Memoria (2021) Cannes Film Festival 2021

July 15th, 2021
Author: Meredith Taylor

Dir: Apichatpong Weerasethakul | Thailand, Fantasy Drama 139′

Memoria is the delicately mesmerising and meditative first English language film from Thai artist and film-maker Apichatpong Weerasethakul.  

Well known for his awarded experimental filmmaking and avant-garde art installations, he won the Palme d’Or back in 2004 for his bewitching fantasy drama Uncle Boonmee but Memoria is his most thematically rich and accessible film so far.

Tilda Swinton is the quietly haunting main character Jessica, an English expat who seems ethereal yet down to earth gliding gently through a story touching on folklore, sci-fi and mysterious happenings linked to  unusual sonic events in the Colombian capital of Bogota. Unfolding in a series of hypnotic long takes Memoria ponders the meaning of life and the negative impact of man’s imprint on the natural world in a way that is exquisitely subtle rather than forced on the audience. 

Jessica is a horticulturalist based in Medellin and visiting Bogota where her sister Karen (Agnes Brekke) is recovering from an unexplained respiratory affliction in hospital. That same morning Jessica woke to a strange sonic boom, and this sound, unheard by Karen and her husband Juan (Daniel Giménez Cacho, leads Jessica to sound engineer Hernan (Juan Pablo Urrego) to try and uncover its origins. That same night the sound once again resonates at a dinner with Karen and Juan but they are unaware of it. Further investigations seem to point to construction work in the nearby countryside where ancient bones belonging to a little girl have recently been unearthed in the disruption. There may be a connection with Karen’s illness – pointing to a covid-style virus that been released in building work but this theory remains unproved and part of the film’s enduring allure.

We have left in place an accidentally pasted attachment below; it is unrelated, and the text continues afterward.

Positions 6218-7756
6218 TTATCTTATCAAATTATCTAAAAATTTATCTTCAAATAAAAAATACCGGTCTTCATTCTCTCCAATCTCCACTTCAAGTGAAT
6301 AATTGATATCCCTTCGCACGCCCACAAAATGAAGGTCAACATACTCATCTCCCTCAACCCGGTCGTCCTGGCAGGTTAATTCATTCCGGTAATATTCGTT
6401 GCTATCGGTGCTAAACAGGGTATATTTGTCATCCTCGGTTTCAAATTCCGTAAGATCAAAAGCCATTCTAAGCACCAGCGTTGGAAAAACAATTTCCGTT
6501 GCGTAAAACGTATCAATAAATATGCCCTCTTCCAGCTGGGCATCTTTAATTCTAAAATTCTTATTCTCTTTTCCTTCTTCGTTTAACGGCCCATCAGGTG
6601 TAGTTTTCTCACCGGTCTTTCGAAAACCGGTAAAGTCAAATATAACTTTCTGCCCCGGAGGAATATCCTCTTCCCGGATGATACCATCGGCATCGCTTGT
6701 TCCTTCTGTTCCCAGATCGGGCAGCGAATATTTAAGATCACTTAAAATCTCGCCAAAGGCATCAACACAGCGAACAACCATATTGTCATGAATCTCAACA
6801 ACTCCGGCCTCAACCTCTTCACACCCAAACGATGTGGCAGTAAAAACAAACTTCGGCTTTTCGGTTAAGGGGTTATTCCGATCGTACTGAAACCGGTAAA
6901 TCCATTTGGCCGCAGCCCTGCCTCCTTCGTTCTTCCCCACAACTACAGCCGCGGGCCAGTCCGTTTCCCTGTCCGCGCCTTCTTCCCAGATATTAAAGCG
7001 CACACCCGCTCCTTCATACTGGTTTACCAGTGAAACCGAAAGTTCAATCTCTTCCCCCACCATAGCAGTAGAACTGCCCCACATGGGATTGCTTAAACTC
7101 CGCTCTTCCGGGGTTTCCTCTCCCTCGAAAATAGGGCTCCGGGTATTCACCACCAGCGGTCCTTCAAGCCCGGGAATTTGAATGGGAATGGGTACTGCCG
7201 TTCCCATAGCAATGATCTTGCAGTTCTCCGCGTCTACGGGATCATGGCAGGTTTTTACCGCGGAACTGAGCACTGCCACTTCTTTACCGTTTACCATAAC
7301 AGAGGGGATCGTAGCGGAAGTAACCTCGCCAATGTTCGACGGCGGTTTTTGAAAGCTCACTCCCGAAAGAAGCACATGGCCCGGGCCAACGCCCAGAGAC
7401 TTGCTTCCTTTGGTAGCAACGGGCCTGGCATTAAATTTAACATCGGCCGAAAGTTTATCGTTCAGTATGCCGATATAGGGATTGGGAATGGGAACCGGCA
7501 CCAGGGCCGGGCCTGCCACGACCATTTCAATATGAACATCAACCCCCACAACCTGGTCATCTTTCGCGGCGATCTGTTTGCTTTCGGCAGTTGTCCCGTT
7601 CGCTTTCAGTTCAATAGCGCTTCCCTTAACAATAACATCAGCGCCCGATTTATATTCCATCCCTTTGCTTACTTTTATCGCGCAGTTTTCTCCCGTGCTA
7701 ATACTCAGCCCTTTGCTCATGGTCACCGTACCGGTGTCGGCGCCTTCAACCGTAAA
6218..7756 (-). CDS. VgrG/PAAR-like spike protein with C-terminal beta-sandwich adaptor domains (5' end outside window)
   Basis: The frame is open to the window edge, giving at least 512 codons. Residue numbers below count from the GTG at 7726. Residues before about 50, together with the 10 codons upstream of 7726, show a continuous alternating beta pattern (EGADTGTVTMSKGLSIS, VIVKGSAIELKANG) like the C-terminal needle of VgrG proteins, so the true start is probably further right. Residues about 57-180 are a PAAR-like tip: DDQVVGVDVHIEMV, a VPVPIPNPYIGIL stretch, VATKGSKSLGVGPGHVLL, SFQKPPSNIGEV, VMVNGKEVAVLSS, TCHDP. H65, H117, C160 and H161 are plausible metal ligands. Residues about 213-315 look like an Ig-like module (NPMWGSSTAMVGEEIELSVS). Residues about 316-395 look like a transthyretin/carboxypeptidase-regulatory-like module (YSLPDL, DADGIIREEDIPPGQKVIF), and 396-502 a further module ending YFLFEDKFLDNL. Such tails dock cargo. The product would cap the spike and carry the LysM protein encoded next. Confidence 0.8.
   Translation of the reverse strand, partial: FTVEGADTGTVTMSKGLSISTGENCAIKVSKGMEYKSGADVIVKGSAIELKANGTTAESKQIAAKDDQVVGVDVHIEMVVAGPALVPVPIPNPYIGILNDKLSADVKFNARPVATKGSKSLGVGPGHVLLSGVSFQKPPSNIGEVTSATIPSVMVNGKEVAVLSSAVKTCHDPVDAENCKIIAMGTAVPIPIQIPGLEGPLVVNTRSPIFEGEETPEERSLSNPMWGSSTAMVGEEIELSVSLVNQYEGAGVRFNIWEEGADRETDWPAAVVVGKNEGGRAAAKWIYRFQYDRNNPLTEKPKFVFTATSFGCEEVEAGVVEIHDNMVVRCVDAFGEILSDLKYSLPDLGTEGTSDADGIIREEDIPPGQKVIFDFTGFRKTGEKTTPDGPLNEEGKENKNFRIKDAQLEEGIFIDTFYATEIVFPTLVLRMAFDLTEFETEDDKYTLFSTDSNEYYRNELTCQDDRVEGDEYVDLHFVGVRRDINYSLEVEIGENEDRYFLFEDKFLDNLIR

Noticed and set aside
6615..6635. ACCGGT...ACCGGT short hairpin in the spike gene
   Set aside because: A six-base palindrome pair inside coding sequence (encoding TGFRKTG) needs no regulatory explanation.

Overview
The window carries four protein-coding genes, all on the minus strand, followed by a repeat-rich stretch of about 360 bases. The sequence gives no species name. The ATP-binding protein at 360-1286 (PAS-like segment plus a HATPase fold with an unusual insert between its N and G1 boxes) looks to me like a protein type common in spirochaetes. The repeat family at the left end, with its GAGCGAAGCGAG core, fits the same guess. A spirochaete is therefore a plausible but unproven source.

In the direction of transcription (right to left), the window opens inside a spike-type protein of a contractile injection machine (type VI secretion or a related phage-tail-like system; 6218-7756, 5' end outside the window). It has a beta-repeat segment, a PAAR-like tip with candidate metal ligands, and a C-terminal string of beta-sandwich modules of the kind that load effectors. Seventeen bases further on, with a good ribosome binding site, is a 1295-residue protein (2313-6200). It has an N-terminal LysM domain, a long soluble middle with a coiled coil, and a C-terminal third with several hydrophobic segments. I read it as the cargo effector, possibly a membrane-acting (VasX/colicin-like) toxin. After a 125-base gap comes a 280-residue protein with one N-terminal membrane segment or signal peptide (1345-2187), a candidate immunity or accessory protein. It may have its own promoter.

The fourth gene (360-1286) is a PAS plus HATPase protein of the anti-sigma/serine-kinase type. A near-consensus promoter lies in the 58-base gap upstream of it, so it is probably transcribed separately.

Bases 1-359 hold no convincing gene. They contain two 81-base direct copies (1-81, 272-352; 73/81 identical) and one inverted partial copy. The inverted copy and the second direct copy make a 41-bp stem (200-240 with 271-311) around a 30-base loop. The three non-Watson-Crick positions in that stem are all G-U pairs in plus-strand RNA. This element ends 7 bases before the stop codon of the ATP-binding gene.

Hernan manages to replicate the sound – a deep metallic thud – and the two seem to be on the verge of a breakthrough. But when Jessica goes back to his studio later on Hernan appears not to have been a figment of her imagination, and he never appears again. Walking in the lush tropical surroundings of Bogota Jessica then meets another man called Hernán (Elkin Diaz) who belongs to a community who sleep dreamlessly and with their eyes open. In his ramshackle home mysterious memories start to flood Jessica’s subconscious, but whether they are hers or transmitted by the spirits unearthed in the building works is the mystery at the heart of her zen-like odyssey.

Echoing the work of Lav Dias Memoria is a film experience that places us under its spell in a parallel universe enveloping all the senses. Enigmatic, beguiling and astonishingly captivating throughout Memoria explores fundamental aspects of our existence in a natural world that is is very much a force to be reckoned with, slowing taking its revenge in subtle and unfathomable ways. MT



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